Risen Energy’s construction of the Merredin Solar Farm set to peak from October

calendar-icon 10th Oct 2019 |

Construction works at the 132 MWdc Merredin Solar Farm site will hit their peak between October and December.

“We expect up to 300 construction workers on site over the coming months with about 100 of them locals from the Merredin area. Originally, we thought 200 workers would be needed, however delays due to the harder than expected ground conditions mean that more construction workers will be required to meet our timeline,” said Risen Energy (Australia)’s, Merredin Solar Farm Project Manager Patrick O’Neill.

“We have been getting three to four phone calls each day from interested workers as well as plenty of CVs. All of these are being passed onto our Perth-based primary contractors Monford Group,” said O’Neill.

Monford Group will be installing the panels, torque tubes, trackers inverters and building the new substation. High voltage conductors to connect the substation to Western Power’s Merredin Terminus have been strung and will be energised once the substation and solar farm are substantially complete.

There were project design changes when early civil works undertaken by Perth-based drilling and piling company, Pilecom, encountered more granite than forecasted by the original surveys. Pilecom adopted different methods to drill post holes into the areas of granite, with steel posts sunk to depths between 1.5m to 3.2m. These posts are for the installation of the tracker system which is required to mount the solar panels and allow them to follow the sun.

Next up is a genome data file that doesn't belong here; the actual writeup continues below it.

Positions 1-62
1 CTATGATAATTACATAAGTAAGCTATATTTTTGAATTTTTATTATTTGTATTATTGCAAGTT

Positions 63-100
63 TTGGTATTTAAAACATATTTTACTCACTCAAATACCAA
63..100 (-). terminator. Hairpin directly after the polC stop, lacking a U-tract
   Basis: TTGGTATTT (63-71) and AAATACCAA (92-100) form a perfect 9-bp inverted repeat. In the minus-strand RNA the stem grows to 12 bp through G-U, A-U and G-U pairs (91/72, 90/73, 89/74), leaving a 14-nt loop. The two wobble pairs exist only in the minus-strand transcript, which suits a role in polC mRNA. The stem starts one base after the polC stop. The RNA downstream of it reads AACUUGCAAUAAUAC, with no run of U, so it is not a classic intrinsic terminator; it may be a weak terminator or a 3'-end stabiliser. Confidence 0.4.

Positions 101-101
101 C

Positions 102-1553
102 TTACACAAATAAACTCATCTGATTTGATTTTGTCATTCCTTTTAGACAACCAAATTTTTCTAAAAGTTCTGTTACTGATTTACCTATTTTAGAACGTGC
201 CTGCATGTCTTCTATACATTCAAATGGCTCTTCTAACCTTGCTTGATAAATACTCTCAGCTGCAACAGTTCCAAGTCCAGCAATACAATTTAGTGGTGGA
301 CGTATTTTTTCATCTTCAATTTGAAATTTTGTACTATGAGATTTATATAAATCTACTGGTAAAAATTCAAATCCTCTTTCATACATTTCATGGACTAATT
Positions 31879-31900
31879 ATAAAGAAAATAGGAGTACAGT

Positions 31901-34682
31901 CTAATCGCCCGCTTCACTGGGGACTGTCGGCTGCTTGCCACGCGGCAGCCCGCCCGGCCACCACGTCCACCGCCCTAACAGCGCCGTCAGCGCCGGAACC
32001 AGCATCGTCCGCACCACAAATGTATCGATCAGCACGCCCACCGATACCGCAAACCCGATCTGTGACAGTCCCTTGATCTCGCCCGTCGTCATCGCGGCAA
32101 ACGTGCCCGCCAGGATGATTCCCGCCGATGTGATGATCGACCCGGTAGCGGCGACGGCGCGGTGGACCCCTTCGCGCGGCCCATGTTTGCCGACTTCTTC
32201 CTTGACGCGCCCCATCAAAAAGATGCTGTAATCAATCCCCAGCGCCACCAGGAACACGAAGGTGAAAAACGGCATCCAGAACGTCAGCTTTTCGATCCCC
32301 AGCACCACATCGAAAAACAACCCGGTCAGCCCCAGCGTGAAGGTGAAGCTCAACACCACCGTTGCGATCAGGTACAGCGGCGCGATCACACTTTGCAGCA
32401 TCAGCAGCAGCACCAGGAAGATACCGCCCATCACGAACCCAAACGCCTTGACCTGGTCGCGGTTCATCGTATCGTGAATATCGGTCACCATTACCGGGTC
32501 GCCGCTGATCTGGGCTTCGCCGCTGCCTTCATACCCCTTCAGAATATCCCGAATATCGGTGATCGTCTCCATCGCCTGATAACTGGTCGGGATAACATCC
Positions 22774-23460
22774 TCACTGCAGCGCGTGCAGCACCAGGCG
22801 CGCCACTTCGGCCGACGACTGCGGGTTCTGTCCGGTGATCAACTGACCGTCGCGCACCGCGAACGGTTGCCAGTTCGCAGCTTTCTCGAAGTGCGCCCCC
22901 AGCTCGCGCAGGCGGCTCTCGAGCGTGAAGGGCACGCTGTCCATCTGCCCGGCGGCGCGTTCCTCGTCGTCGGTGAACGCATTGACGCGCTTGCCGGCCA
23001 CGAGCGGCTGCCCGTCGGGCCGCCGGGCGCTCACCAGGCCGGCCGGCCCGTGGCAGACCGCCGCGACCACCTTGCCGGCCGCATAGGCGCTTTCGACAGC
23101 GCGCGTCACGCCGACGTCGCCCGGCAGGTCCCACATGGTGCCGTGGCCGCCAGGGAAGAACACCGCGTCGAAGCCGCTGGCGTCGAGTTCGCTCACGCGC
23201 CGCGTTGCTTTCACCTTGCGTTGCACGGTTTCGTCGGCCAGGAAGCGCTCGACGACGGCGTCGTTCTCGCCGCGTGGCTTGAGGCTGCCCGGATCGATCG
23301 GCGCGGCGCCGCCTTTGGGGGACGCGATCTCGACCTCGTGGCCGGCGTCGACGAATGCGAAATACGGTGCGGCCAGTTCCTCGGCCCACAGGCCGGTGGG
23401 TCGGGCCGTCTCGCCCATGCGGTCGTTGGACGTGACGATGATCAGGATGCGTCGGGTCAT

Over the past few months, the 360,000 panels and trackers have been delivered to the site in 550 containers.

The 132 MWdc Merredin Solar Farm will use Risen Energy’s 375W Mono solar panels. These panels will cover approximately 260ha of the 460 hectare farm leased by Risen Energy.

The major construction and movement of heavy vehicles is limited to daylight hours for safety reasons. “We’ve looked into the process of installing panels during the evening. It worked well on our other projects, especially in north eastern Queensland, where we worked a night shift. There was no noise – we were installing panels in well-lit areas with safety supervision on site, and people actually enjoyed working at night rather than in the heat of the day,” said O’Neill.

“We have approached the Shire of Merredin Council about our proposal to work night shift and they saw no issues with that. Noise will be kept to a minimum as there will be no heavy vehicle and equipment movement during the night – only personnel installing PV panels onto the tracker system by manual labour. The lighting towers will be restricted to direct overhead lighting and focus on the work area below. This will minimise any chance of the lighting being a nuisance to residents and motorists in the area. If any issues did arise, we will tend to the matter with absolute urgency,” explained O’Neill.

The site will be busy until March when Risen Energy aims to start commissioning its new substation. The Merredin Solar Farm staff have been working closely with the Shire of Merredin to deliver the approvals for the Merredin Solar Farm project and will continue to liaise with the council and government agencies to ensure any requirements are satisfied.

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